I hope to get deeper into the top tier, looking at the Philanthropy 400 and others. Also looking by sector.
I’m conflicted on the charitable deduction, but certainly think it is unfair that those who don’t itemize don’t get the deduction, continuing to skew the tax advantage to the top tiers of income. If the increase in revenues would go to social policies that close the income gap, I’d be for it. But mainly I think it will go into more war making – or to cover the debt from past war making.
It seems to me that with so many huge crises coming around, people want to get more bang for their buck, so that organizations like MSF (DWB) got my money during a tsunami/earthquake/ war devastation crisis last year. Maybe perception of lack of impact by local groups has an impact also. Alternatively, local groups that have very distinct impacts, such as Latino Dollars for Scholars – where you actually meet the recipients – also has appeal. Dunno. Just something to think about and look at.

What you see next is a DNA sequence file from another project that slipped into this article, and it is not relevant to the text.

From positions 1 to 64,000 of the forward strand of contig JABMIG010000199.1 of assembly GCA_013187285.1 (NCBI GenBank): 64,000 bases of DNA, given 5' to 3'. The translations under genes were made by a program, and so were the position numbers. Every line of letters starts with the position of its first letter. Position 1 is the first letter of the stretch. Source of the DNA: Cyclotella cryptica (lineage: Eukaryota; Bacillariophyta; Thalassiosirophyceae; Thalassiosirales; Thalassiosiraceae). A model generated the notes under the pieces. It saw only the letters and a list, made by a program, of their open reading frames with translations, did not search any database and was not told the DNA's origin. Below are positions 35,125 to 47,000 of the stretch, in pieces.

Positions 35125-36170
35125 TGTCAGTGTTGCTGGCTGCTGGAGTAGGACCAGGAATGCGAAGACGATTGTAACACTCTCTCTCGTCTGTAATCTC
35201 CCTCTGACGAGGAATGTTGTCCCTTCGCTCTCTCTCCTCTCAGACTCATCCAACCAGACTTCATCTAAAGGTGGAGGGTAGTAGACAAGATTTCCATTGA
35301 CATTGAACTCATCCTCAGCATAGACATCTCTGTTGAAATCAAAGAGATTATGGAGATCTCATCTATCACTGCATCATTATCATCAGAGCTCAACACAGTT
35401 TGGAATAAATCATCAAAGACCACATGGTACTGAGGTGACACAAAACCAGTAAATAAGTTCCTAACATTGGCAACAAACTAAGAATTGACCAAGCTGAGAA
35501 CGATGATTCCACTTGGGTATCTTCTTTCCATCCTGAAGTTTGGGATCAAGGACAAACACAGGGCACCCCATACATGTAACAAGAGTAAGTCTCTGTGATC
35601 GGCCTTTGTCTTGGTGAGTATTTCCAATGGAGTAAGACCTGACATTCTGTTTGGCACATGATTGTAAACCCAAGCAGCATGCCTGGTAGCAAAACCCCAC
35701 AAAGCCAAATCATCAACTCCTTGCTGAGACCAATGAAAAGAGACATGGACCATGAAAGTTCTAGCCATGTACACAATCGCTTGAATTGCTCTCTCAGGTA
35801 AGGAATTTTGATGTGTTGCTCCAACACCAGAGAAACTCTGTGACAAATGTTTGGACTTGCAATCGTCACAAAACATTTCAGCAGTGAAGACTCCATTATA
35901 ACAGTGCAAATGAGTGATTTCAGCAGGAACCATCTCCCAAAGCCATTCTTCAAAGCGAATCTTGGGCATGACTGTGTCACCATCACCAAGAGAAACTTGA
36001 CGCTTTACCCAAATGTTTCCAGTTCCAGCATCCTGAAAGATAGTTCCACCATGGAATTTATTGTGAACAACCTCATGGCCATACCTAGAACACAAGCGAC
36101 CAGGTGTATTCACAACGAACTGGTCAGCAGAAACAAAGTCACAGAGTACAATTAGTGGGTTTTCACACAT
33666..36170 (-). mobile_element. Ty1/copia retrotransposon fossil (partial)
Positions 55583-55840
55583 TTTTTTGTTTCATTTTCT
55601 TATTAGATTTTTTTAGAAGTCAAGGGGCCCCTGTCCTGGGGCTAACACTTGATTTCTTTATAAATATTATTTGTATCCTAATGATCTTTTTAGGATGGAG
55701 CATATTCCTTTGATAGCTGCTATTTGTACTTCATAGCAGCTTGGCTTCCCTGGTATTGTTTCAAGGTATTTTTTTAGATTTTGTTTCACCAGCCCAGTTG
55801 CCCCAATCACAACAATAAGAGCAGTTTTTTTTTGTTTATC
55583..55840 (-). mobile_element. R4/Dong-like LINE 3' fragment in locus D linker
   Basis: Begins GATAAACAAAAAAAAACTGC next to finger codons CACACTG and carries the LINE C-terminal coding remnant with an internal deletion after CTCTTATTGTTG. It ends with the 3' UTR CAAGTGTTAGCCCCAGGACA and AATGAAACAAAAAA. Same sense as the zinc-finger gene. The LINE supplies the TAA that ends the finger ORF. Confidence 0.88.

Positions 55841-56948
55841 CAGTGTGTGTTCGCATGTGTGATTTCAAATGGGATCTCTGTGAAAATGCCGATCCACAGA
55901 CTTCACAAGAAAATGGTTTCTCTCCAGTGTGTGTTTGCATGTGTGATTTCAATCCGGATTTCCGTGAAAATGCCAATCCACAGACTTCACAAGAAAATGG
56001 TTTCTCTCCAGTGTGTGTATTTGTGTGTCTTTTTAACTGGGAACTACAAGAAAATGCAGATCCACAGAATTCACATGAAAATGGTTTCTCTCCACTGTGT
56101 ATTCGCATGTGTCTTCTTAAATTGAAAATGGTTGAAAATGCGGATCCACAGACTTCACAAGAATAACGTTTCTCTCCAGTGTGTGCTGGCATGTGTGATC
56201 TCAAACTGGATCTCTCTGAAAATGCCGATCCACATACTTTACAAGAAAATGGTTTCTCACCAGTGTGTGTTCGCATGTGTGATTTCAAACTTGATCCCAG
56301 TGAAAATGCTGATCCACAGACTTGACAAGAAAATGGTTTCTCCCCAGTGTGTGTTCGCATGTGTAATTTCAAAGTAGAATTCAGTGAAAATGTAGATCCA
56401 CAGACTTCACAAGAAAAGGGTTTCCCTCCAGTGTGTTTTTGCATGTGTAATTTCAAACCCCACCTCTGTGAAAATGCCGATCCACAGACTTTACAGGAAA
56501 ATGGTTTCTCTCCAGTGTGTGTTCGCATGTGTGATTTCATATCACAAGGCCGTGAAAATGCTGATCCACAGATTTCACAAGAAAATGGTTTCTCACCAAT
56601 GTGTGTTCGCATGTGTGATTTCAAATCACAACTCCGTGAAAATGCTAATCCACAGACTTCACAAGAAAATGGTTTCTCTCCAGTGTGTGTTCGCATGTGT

So nice to see you pop up here!!
I do think people want to give where they can see impact, or where their heartstrings are tugged. And some of the biggest organizations do include international groups. But I’m sure when I’ve completed the research I’ll find the health care/hospitals and universities as a big factor as well. And those biggest groups do have the capacity to reach more donors, and to provide donors with one on one attention that small organizations find very hard to do.